EAST CHICAGO | An Ohio proponent of public education told a crowd of educators, ministers, politicians and community members they must gather together to stop the corporatization of public schools.
Jan Resseger is the Minister for Public Education and Witness, United Church of Christ National Office, Justice and Witness Ministries in Cleveland, Ohio. She was the keynote speaker at the Northwest Indiana Federation of Interfaith Organizations Regional Education Summit held Saturday at Tabernacle Missionary Baptist Church in East Chicago.
"State policies across the country are driving the management of public schools to private companies and charter companies," Resseger said. "These companies are not publicly accountable. This undermines our democracy and it drains money from our public schools," she said.
In Indiana, the state took over the operation of seven schools, including one in Gary. It assigned Tennessee-based EdisonLearning to operate Gary Roosevelt. The for-profit management company has a four-year contract, which began this school year, to operate the high school.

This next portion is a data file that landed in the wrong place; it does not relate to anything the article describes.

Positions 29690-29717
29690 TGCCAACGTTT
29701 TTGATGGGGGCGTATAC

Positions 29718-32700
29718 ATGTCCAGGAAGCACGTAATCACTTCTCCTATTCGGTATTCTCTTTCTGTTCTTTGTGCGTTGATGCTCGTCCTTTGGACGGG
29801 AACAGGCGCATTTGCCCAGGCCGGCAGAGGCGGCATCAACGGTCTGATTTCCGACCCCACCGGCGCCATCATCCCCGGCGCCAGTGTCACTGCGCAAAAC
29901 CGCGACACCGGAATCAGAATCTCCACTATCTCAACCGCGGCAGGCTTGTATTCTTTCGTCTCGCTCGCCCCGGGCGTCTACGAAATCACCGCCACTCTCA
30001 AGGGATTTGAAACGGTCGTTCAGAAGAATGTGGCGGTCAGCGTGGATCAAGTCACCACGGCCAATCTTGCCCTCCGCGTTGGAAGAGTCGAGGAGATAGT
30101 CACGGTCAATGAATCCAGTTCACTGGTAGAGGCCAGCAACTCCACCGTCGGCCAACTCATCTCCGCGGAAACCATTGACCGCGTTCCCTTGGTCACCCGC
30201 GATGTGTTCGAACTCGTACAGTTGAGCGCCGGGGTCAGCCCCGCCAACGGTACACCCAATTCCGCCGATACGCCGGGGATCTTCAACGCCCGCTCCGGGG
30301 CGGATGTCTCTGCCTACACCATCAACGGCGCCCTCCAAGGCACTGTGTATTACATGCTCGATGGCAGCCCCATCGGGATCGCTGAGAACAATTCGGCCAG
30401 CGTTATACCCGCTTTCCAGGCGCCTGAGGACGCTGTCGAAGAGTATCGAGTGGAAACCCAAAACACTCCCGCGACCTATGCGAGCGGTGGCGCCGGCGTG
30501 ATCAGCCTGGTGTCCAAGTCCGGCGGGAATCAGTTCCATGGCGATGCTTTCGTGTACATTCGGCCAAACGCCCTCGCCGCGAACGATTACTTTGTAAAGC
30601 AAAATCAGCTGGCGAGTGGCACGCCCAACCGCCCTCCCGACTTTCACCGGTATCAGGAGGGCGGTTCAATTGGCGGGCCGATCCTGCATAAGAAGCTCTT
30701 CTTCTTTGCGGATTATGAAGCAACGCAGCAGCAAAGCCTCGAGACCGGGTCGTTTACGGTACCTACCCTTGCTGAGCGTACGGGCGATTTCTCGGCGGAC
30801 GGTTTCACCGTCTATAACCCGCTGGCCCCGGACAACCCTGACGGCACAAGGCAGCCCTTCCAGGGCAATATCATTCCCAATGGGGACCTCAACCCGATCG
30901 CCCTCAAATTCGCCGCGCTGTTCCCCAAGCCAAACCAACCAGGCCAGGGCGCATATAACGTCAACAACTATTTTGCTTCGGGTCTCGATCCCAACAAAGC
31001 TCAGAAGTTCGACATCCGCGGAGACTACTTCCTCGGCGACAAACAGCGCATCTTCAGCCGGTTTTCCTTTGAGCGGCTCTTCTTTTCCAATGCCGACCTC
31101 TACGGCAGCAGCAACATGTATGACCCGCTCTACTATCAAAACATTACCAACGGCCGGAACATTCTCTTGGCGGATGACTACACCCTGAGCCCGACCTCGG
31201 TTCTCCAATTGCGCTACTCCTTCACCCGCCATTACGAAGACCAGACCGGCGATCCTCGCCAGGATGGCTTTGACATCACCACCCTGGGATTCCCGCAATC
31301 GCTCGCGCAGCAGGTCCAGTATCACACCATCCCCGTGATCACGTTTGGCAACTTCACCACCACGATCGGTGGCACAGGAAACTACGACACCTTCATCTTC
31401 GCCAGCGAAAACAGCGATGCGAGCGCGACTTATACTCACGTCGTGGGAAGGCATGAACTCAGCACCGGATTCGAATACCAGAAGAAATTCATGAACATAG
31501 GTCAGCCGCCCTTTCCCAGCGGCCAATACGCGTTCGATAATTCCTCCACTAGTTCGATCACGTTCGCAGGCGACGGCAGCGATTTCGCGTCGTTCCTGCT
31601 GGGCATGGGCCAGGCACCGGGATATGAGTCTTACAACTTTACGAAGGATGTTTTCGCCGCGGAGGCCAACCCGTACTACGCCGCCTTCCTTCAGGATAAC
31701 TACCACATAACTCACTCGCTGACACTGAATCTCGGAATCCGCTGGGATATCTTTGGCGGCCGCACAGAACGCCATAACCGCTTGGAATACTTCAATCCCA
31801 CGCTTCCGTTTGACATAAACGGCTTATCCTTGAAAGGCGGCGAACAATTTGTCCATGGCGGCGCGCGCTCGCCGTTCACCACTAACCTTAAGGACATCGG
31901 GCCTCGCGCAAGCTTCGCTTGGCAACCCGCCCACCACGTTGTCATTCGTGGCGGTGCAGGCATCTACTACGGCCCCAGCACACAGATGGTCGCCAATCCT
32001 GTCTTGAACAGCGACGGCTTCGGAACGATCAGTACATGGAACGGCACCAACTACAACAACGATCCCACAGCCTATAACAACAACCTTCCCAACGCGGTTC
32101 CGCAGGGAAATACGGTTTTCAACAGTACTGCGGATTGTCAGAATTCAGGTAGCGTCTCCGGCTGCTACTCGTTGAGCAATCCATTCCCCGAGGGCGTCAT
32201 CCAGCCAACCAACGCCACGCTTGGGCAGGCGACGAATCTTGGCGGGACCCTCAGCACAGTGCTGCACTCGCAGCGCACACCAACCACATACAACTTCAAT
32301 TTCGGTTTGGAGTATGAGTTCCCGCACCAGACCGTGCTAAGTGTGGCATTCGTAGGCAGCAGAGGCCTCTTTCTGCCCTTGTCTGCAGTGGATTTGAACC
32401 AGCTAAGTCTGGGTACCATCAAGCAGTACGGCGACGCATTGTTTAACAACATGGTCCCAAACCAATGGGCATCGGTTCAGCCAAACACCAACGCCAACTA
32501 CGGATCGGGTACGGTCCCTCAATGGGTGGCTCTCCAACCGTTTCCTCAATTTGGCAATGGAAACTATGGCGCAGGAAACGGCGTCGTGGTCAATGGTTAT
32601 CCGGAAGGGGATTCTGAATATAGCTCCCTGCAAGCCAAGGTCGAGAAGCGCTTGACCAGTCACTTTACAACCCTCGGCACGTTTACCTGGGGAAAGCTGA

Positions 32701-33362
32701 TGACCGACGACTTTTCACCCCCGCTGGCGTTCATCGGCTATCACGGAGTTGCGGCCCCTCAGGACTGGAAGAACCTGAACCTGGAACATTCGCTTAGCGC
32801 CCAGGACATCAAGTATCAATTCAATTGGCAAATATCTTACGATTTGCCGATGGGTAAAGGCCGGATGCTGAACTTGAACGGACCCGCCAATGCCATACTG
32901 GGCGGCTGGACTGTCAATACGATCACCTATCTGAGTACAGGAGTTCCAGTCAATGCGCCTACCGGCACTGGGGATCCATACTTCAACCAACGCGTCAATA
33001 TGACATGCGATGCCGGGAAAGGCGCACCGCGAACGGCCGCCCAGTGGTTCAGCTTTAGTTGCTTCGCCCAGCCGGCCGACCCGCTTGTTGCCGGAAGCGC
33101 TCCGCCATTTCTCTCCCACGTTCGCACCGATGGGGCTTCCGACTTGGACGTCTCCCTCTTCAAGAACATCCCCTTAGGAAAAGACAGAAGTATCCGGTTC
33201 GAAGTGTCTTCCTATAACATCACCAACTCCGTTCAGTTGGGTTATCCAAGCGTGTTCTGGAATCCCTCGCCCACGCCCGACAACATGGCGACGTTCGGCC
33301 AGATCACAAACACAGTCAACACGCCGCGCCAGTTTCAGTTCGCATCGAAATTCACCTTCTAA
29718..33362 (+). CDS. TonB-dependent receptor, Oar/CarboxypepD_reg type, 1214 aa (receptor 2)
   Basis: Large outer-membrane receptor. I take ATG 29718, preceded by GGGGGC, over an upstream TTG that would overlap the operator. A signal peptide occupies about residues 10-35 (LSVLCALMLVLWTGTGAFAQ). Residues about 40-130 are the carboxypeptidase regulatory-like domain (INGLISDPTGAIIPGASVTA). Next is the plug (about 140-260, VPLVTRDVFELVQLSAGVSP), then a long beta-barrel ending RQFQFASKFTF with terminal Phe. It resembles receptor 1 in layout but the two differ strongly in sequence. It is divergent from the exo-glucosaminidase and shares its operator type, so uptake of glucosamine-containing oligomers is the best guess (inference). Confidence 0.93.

Resseger said state management is not the key to improving schools. She said political leaders from both parties push accountability-based school reform that focuses on standardized tests to determine whether children are learning.
However, Resseger says by privatizing education, states are punishing the "most vulnerable" public schools in the "poorest" communities rather than investing and supporting them.
Sen. Earline Rogers, D-Gary, who has gone on record before saying the city has too many charter schools, reiterated that charter schools are draining money from traditional public schools.
"Charter schools started off as an AFT (American Federation of Teachers) program organized by teachers but it has morphed into something else," Rogers said.
David Hatch, with the Illinois-Indiana Organizing Network (IIRON), challenged the crowd to organize and demand top quality education for students.
The Rev. Cheryl Rivera, executive director of the Northwest Indiana Federation of Interfaith Organizations, said leaders must be "intentional" and create a community that empowers people and are concerned about schools and education.